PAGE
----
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LCD monitor prices chopped in half

IT fashion accessory becomes affordable to the masses

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Internet Security Threat Report 2014

The average price of flat-panel monitors has halved over the past year, according to IDC.

And thanks to supply finally starting to catch up with demand, combined with the slump in PC sales growth, LCD monitors prices look set to continue to fall.

"Flat-panel monitors are going to become all the rage," said Roger Kay, IDC research manager for PC hardware.

The steepest price erosion for LCDs is in the 15-inch monitor market, where prices dropped around 30 per cent in 2000, according to IDC. During the year they also grabbed around 30 per cent market share.

For example, last week Dell started selling 15-inch flat-panel monitors for $499. The 1503FP monitor is part of a package - it must be bought with a Dell OptiPlex desktop or Precision workstation - otherwise it costs $549 if you buy it alone. This same monitor cost $999 in September 2000, and $699 in February this year.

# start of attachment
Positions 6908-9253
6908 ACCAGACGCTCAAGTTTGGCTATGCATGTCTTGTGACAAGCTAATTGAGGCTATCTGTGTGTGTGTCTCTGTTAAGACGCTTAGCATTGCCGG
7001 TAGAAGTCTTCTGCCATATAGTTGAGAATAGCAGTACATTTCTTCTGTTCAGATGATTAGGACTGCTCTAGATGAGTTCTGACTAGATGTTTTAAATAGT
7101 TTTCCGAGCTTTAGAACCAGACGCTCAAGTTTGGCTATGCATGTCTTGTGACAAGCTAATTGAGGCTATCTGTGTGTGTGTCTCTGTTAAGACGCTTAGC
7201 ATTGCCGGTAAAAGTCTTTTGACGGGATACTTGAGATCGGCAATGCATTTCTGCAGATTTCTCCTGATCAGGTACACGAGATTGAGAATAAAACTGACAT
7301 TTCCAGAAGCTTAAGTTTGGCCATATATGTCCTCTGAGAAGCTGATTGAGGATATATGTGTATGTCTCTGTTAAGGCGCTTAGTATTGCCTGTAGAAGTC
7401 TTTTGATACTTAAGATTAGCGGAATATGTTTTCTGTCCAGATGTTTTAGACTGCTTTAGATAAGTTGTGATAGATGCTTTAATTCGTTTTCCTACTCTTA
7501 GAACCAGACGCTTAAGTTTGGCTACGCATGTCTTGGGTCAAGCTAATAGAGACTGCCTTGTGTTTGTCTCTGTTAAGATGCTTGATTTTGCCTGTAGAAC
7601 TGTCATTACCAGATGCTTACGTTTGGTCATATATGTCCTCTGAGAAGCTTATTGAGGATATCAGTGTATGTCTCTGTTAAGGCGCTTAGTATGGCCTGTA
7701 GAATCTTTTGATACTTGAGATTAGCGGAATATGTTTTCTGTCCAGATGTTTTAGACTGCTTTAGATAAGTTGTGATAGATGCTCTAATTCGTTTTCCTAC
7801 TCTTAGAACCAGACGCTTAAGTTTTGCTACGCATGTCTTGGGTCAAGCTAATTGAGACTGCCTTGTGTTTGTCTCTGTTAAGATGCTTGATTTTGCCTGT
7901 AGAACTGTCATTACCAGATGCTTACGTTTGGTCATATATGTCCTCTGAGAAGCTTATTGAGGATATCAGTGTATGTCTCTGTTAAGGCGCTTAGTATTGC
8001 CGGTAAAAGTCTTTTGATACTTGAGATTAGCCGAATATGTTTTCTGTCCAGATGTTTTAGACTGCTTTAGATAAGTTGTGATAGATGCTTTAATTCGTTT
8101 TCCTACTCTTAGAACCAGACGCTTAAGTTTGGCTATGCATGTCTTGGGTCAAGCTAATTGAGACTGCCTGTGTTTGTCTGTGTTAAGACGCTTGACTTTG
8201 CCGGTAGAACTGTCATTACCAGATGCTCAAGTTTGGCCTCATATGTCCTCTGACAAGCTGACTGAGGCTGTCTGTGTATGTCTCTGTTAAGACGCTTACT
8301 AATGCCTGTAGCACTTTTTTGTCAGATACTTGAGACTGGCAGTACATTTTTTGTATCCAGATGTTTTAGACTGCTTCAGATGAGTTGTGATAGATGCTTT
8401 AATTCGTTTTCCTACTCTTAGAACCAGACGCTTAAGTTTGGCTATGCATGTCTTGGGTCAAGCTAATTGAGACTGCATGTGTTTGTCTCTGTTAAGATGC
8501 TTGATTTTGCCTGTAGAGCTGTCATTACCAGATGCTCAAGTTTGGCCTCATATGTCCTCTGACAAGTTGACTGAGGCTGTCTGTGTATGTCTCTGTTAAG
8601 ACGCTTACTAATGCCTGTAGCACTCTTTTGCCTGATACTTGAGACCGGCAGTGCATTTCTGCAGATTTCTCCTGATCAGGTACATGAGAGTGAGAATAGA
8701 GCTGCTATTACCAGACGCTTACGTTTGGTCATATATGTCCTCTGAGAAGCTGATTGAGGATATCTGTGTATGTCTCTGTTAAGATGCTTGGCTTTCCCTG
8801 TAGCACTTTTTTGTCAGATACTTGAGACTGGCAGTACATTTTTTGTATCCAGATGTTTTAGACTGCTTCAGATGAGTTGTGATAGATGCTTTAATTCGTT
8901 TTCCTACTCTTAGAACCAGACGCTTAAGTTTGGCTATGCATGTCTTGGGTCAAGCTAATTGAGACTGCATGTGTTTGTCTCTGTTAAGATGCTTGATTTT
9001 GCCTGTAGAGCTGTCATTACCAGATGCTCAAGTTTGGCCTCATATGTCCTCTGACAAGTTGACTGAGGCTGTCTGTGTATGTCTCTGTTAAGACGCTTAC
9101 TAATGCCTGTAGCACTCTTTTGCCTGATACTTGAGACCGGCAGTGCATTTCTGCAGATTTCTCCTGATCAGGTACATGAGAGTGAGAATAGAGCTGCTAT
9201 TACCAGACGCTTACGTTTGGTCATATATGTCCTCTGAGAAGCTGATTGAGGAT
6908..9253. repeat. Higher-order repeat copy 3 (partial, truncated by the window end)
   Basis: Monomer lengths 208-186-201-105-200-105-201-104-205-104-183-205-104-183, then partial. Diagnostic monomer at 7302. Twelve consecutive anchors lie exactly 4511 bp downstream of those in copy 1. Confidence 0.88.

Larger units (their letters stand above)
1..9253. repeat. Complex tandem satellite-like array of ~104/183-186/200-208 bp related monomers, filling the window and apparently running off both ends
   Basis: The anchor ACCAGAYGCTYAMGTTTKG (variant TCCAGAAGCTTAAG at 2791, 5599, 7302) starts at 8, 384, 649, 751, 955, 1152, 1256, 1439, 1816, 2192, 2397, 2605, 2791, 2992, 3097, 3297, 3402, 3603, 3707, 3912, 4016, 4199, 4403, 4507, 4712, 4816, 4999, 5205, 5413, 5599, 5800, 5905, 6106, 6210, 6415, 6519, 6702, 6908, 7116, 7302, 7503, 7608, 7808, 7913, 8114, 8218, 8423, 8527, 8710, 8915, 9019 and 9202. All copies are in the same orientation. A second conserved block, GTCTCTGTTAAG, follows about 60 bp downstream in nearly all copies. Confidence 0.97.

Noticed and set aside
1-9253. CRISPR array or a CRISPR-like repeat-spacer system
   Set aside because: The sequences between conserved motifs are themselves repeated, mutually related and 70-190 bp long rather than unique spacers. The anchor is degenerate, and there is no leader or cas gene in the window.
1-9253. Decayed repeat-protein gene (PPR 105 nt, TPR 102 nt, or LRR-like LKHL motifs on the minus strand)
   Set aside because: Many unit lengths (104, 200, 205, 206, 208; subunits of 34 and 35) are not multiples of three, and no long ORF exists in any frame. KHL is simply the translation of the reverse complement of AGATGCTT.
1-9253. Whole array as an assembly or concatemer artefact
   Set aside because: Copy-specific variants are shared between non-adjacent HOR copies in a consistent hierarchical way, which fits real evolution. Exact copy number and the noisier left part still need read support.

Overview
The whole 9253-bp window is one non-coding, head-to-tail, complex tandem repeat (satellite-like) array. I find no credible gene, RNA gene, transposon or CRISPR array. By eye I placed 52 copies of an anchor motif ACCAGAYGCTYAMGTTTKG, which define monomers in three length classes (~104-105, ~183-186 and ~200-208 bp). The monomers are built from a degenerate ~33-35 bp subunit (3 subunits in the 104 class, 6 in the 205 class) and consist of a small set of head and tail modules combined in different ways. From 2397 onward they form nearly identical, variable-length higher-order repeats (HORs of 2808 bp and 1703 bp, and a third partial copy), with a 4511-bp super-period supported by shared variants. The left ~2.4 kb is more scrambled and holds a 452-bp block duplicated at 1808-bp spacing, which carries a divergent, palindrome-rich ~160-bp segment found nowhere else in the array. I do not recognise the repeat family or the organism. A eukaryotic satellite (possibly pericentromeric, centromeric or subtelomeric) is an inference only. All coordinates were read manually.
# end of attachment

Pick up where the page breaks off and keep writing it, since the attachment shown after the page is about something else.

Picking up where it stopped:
In the same week, California-based Viewsonic dropped the price of its 15-inch VE150 Viewpanel to $499, and NEC-Mitsubishi chopped its 15-inch monitor from $749 to $549.

Fourteen-inch monitors also saw a substantial price drop in 2000 - falling 28 per cent during the year, and accounting for 33 per cent of the market.

In total, sales for TFT screens reached $15 billion last year, up 33 per cent on 1999.

A year ago, it seemed LCD manufacturers couldn't churn the products out fast enough - and most of the supply was gobbled up for laptops, meaning desktop LCD monitors stayed expensive. Now, not only are more countries, such as Taiwan, making them in volume, but overall demand for computers has also fallen.

The result is a more competitive market, with flat panel monitors not much more expensive than CRTs. Consumers can look forward to prices continuing to drop over the next couple of years, according to Kay. ®

Related Links

Dell 15-inch monitor price cut
NEC-Mitsubishi announcement
Viewsonic price cut

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